The Macintosh is back....Officially.
Apple's marketshare has been increasing slowly and steadily for several years in a variety of areas but is still in the single digits in most. This week, however, the Mac platform finally has a big win in its hands.
Apple dominated higher education technology, and education in general, in the 1980's and early 90's - but eventually succumbed to Dell's razor thin margins and "good enough" hardware.
Although the laptop was in its relative infancy back then, it is the preferred platform of computing for today's college kids. This week we learned that today's university students' laptop of choice is a Mac. Tim Cook mentioned it in last week's Goldman Sachs Technology Investment Symposium:
"We just received word on Monday that Apple surpassed Dell as the number one supplier of portables to US higher education for 2007," Cook claimed.
"The ceiling for the Macs is nowhere in sight. Even if the market itself isn't growing, for us, switching Windows users is an enormous opportunity," Cook also added.
An October 2006 article in InsideHigherEd.com, a journal on trends in universities, found that in 2006, Dell sold around twice as many notebooks as Apple:
A spring 2006 Student Monitor survey of 1,200 full-time four-year undergraduates at 100 campuses found Apple squarely situated as the No. 2 preference among the 19 percent of college students equivalent to 1.1 million people nationwide planning to purchase a computer within the next year. Among those students planning to buy a desktop, 41 percent said they planned to buy Dell and 13 percent Apple, with other companies, including Gateway, HP and eMachines, close behind Apple, with 9, 7 and 6 percent of the pie respectively.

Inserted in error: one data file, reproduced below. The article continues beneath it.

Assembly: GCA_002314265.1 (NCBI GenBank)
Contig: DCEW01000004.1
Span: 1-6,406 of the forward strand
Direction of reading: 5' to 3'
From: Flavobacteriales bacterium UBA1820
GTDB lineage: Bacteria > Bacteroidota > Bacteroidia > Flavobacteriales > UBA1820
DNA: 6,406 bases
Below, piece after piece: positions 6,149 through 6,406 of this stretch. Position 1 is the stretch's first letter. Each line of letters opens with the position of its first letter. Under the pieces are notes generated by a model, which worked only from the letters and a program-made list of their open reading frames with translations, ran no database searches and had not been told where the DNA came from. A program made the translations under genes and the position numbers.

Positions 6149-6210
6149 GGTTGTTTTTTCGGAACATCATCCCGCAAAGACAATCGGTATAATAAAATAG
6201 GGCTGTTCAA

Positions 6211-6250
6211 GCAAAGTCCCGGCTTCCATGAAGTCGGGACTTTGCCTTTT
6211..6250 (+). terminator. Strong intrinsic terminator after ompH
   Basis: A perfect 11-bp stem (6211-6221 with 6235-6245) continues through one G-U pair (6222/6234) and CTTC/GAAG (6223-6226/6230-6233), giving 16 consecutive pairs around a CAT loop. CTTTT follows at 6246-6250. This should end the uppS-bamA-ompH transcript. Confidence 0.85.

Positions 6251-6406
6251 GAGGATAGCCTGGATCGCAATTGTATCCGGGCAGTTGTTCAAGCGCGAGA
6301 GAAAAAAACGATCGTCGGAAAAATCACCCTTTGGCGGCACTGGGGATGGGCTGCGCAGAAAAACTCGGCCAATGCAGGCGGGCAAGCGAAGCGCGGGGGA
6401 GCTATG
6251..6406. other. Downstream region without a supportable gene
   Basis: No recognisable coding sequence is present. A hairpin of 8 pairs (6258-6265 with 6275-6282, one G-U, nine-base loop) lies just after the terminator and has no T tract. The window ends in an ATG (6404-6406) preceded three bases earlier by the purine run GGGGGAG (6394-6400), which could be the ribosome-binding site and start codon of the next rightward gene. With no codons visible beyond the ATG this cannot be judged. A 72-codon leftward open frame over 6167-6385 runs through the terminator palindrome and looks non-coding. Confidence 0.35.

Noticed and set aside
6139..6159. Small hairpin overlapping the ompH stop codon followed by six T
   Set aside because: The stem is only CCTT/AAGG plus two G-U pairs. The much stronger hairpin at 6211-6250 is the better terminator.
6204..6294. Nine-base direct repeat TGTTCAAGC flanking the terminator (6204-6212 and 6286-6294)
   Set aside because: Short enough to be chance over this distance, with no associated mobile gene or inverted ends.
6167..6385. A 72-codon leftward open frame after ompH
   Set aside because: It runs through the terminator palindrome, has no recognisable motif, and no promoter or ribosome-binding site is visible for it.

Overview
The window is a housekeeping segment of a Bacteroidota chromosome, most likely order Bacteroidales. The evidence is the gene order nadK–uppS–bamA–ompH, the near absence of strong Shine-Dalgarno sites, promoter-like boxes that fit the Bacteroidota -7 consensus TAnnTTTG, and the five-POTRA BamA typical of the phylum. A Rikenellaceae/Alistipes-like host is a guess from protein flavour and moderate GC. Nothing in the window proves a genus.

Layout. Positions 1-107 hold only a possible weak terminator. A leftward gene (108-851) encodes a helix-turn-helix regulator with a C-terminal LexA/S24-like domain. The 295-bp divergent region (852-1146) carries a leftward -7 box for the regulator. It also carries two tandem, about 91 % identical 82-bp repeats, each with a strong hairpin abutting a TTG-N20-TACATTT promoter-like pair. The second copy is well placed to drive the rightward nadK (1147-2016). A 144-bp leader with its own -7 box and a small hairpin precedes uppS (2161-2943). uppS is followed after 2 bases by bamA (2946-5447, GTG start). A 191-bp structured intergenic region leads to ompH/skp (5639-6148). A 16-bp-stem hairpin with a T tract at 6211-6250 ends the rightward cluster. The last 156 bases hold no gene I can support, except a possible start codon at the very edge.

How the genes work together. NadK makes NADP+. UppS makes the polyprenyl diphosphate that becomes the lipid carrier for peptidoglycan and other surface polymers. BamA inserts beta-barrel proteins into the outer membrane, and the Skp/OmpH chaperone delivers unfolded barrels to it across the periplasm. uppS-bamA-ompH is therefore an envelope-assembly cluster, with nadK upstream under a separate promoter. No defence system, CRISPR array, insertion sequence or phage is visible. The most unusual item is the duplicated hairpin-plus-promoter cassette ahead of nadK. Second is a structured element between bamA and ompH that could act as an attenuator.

Among those buying notebooks which 68 percent of students who said they would buy a computer within the next year planned to purchase Dell is still the leader, with 40 percent planning to buy Dell laptops. But Apple, with a 21 percent share, has no close competitor for second-place: HP and Sony Vaio, the next-largest players in the market, have just 6 percent of the share each, Weils data shows.
That is a serious turnaround for Apple. At the very least, we can assume that Apple picked up 10% and Dell lost 10% marketshare in 2007 - which would put Apple at 31% and Dell at 30%.
There are many reasons for this turnaround. Vista is getting ridiculed by everyone, including people within Microsoft while Apple products including the iPod and iPhone with their "halo" effect are the new it gadgets for students and adults alike. Also, since Apple moved to Intel and Windows emulation products like Parallels and VMWare have matured, the spectre of "not being able to run that old Windows-only application" have dissappeared.
While a few years back you might have had to go to extreme measures to get your department to go Mac, with this weeks news, it should be a lot easier. Maybe we'll even start seeing some more classes like the ones at Missouri School of Journalism (who reccomend Macs) pictured below.
Apple has been the leader in Western European Higher Education for a few years including almost 55% marketshare in Switzerland.